Just as at Silverstone Rebellion and Strakka Racing were embroiled in a race to the flag, albeit for fifth place behind the lead Rebellion Lola-Toyota.
The battle started between Strakka’s Nick Leventis and Harold Primat in the #13 Rebellion. Trying to take the position on the inside at turn four Primat clashed with Leventis, sending both into a harmless spin – the end of the back straight one of the relatively few places on the track graced with copious tarmac run-off.
It was Primat who was fastest to recover, but Jonny Kane installed in the car for the final stint the gap began to come back down again, Kane taking back the position at turn one with just three laps remaining.
The race was not without accident – but it was largely confined to the LMP2 and GTE Am class.
Representatives of the two classes took only four corners before they connected destructively. Matthieu Lahaye and Pierre Kaffer spun their respective LMP2 cars, forcing Fabien Giroux to slam on the brakes with the top two starters in GTE Am making contact behind, the class pole sitter Enrique Bernoldi climbing the back of Giroux’s Lola Coupe before landing on the front of Kaffer’s Pecom Racing ORECA 03.
Incredibly, there was no safety car despite the fragments of car. Also incredibly, all but one car – the GTE Am Krohn Racing Ferrari – were able to continue. Even more incredibly the two LMP2 cars that begun the chain reaction ended the race on the class podium.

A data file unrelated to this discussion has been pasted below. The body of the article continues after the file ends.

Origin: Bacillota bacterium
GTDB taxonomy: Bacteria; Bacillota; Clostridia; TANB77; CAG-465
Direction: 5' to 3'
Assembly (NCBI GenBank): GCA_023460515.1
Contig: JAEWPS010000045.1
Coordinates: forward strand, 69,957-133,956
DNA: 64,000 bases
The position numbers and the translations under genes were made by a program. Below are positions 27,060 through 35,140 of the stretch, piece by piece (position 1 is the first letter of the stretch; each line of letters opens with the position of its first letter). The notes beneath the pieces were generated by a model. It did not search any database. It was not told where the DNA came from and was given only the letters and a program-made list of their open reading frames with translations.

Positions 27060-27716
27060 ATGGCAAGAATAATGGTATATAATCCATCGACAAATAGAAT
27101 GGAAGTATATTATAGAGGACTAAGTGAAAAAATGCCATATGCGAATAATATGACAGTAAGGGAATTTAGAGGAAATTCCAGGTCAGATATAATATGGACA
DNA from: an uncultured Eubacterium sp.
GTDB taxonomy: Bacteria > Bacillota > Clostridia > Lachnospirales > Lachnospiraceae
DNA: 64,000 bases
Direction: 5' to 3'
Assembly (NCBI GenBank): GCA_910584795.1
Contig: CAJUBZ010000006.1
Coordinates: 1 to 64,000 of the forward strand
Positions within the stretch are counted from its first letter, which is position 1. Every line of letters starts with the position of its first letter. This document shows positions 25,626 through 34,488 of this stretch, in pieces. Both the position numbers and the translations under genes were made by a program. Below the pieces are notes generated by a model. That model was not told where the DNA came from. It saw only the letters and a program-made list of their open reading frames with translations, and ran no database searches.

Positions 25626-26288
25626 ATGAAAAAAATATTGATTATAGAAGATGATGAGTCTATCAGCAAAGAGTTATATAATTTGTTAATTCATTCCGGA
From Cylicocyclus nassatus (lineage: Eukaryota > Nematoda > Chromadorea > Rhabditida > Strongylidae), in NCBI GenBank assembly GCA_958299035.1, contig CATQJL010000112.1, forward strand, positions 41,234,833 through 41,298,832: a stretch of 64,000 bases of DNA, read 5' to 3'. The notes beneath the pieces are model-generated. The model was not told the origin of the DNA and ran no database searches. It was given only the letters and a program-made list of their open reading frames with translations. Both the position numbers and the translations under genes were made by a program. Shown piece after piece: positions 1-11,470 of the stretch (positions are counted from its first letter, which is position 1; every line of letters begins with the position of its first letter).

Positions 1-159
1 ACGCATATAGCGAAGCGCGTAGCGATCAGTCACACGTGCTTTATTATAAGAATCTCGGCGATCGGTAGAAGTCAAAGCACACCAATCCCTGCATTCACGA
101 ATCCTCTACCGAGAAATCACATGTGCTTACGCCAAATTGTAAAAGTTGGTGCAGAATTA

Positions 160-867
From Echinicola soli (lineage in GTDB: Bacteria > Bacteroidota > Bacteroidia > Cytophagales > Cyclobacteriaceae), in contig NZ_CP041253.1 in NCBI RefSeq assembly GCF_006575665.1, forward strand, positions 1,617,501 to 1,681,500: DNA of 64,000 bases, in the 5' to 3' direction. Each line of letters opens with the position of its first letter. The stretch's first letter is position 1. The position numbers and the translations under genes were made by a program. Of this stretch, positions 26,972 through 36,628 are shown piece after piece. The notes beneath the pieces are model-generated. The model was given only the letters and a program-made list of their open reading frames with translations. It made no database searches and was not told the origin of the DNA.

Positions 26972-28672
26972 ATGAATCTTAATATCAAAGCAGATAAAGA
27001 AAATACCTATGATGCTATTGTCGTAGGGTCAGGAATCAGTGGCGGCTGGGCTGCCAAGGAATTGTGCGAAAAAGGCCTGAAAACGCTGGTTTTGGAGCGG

At the head of the class Starworks Motorsport took a stranglehold on the points title with another win, leading the class by an astonishing three laps at the end of the race, but their relatively huge advantage was as much down to everyone else’s problems as it was the pace of Stephane Sarrazin, Ryan Dalziel and Enzo Potolicchio in the #44 HPD.
Their regular rivals – ADR Delta – endured a difficult race. Slotting into second place early on starting driver John Martin was delayed when he lost a wheel, the repair needing five minute stop that dumped he and co-drivers Jan Charouz and Tor Graves out of the race for the class win. Martin would later spin the #25 car, Graves completing the hattrick of delays by collecting a drive through penalty.
After showing strongly throughout the practice sessions Tonio Liuzzi was a front runner in the class during the early laps, before a four minute first pitstop, and co-drivers which – politely – are unable to match the Italian’s pace saw it drop from contention.
The demise of Liuzzi’s Lotus, the ADR-Delta car and the #23 Signatech Nissan, left unable to climb the hill after losing a rear wheel, left the way clear for the #35 OAK Racing Morgan. Regular drivers Bertrand Baguette and Dominik Kraihamer were joined by Greaves Motorsport refugee Alex Brundle for the weekend, and it was the young Briton who led the class ahead of Dalziel. For several laps he kept the Scot at bay, driving defensively, but fairly until his conservative line into the final corner allowed Dalziel onto the inside line with more momentum to climb the hill allowing the Starworks driver to complete the pass, though only after pushing Brundle towards the grass before completing the turn onto the pit straight.